I will always remember the infamous "Barf Cam" television ad which was unfortunately yanked after a few complaints. In it, the camera takes a POV shot from inside a person's stomach (you see little bits of partially digested matter) while you hear the sounds of the famous wooden rollercoaster (the clackety rumbling sounds, people screaming). The camera rises and you see a set of teeth, which opens up to reveal a guy's face. "Not now, man! Not now!" He says. The camera goes back down, but then all of a sudden shoots straight up into the air, past the row of teeth, past all the passengers in the rollercoaster, falling through the rollercoaster, as all these people are running out of the way to avoid getting hit by flying vomit. The last thing you see before it hits the ground is is the Playland logo. Cut to black.

(If anyone knows where I can download a copy of this ad, please let me know! "Barf Cam" doesn't yield any positive results when punched into google.com.)

One thing I'm realizing through all of this is that we're essentially paying for the privelege of pain (Rethink capitalizes on this in their ad campaign, which is one of the reasons for their success). They seem to think that we'd be willing to pay MORE for another particularly rough ride, The Hellevator. It costs an additional $5 to go on it.

So, I pay the additional $5 and start to rue the decision as soon as the restraining arm goes down and realize that there is no turning back. The fun (or not!) thing about this ride is that it shoots you straight up in the air with no warning whatsoever. As soon as I get off, I'm feeling slightly queasy and my hands are tingling. Fortunately, I have the foresight to stop eating two and a half hours previous. I am still on the verge of collapse as soon as I get off the ride, though.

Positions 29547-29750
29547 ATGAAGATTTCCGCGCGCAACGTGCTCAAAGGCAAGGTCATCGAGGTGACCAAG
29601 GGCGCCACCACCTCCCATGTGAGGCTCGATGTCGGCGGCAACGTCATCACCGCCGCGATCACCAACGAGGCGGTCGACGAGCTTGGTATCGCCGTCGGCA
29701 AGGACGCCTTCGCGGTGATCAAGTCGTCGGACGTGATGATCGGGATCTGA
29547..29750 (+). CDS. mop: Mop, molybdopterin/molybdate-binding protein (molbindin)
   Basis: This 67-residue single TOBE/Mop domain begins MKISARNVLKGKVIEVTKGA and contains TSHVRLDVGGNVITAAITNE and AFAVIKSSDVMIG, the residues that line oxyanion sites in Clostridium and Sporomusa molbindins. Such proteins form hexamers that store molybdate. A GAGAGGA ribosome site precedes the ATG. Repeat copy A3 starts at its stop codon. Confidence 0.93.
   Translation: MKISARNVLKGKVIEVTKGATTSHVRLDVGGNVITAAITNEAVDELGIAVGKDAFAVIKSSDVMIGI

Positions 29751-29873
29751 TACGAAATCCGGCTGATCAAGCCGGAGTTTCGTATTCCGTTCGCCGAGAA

Perhaps it was a good thing that we decided not to go on 1001 Nights after all...

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Saturday, August 21, 2004

As a self-professed Person That Writes Things, I am constantly behind the keyboard, hacking away things that are as far away from the next Great Expectations or Tale of Two Cities as possible. Still, you can find me writing the occasional short screenplay, the odd movie review, and the frequent complaint letter to the local newspaper.

Take my latest published "work," for example.

Vancouver Sun editorials, Thursday, August 19th, 2004,

Re: Canadian prankster not funny: Games organizers, Aug. 18

The prankster's actions are a huge black mark against Canadian sports and an embarrassment to Canadians. The fact that this story made the front page only encourages people like Ron Benshimon. Sadly, he is getting the publicity he wants.

The only good thing is that it was probably one of the more benign ways to point out security holes at the Summer Games, and was preferable to an actual security threat.

-Vince Yim, Surrey.